The process of watching the Northwest Filmmakers’ Festival submissions was fun and inspiring. I saw tons of shorts with style and substance, in a variety of genres—drama and comedy, crazy true stories in documentaries, and vivid animation. I’m always excited to see films from a specific region to see “what’s happening.” Not from an entire country, but from a specific area, city by city, and even down to neighborhood by neighborhood.
I know that great movies don’t just come from two big cities on either coast, and it’s my job to find new voices from all over, whether it’s someone just starting out or a filmmaker who has been working for years. The whole concept of the NW Fest, to concentrate on the region, is a great idea. You always hear about the hotbeds of Portland, Seattle, Vancouver, BC...but you really hope for great films and art to pop out of Montana or Walla Walla or off a snowcapped mountain too. The Festival shows that’s possible.
Most exciting for me was to see the breadth of experimental and avant-garde work being made in the Northwest, with so many filmmakers trying out new things to marry sound and image. Even if you argue that everything has been done, it’s great to see artists trying hard to make a film in their own way, in their own voice.
Of course, an added part of the treat was getting to hang out in a cool town with damn nice people. It’s impressive to see so many movie theaters showing such great stuff, plus the street art, music, museums, and great old architecture that have been saved—actual culture. Enjoy.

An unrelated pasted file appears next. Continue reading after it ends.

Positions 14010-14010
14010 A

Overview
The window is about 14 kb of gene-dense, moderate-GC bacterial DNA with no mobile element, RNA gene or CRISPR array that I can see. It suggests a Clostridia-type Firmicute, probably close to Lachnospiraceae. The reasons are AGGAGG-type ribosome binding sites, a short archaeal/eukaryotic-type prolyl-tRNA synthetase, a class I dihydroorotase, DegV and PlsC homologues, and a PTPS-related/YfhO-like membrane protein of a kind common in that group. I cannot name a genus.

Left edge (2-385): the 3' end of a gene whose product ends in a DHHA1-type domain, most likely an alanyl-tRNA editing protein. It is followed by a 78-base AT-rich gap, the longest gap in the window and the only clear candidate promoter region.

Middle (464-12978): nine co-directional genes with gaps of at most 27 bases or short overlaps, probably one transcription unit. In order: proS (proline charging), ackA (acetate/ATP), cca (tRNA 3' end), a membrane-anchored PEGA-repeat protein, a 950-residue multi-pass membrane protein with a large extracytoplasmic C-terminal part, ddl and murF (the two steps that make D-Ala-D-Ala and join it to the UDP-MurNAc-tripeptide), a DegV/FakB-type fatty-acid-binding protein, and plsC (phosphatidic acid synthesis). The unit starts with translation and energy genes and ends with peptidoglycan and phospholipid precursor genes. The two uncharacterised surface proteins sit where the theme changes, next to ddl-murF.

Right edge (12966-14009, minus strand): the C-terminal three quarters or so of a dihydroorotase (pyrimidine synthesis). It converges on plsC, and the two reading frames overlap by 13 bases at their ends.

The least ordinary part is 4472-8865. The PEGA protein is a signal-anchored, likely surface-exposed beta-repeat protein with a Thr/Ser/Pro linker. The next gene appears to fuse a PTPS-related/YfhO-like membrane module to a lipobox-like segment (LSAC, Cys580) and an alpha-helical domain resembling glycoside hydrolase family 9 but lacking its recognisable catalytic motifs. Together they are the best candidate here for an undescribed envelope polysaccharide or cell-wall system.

Mike Plante is the senior shorts programmer for the Sundance Film Festival. He holds a Bachelor of Fine Arts degree from the University of Arizona. Prior to Sundance, he served as a film programmer for the Arizona Film Festival, Telluride Film Festival, HBO Comedy Arts Festival, and CineVegas. He also makes and distributes his own films and podcasts under his “Cinemad” banner.
The Big Northwest Award (Best of Fest): LAKE BEAST by Vance Reeser
A film that creates its own world with an inventive style and fablesque story—and without telling you what to think.
The Truth Award: CHERYL’S SPIN by Kathy Witkowsky
A documentary that shows how a film can capture a personal voice and let it resonate beyond just the words.
The Why Not Award: DEER FATHER by Alex Brinkman
For having the attitude that if you can make up a unique, weird character and just play it cool, you’ll have a great film.
The Hawkeye Award: CHARADE by Salise Hughes
In a world ruined by internet mash-ups, CHARADE shows that you can still steal famous movies and stars, think about them deeply, and make a new art film that’s interesting and fun.
The DIY of All-Time Award: VANESSA RENWICK
For a career of doing it herself.
PAST FESTIVAL JUDGES
||B. Ruby Rich
|Jo Ann Danzker
||Gus Van Sant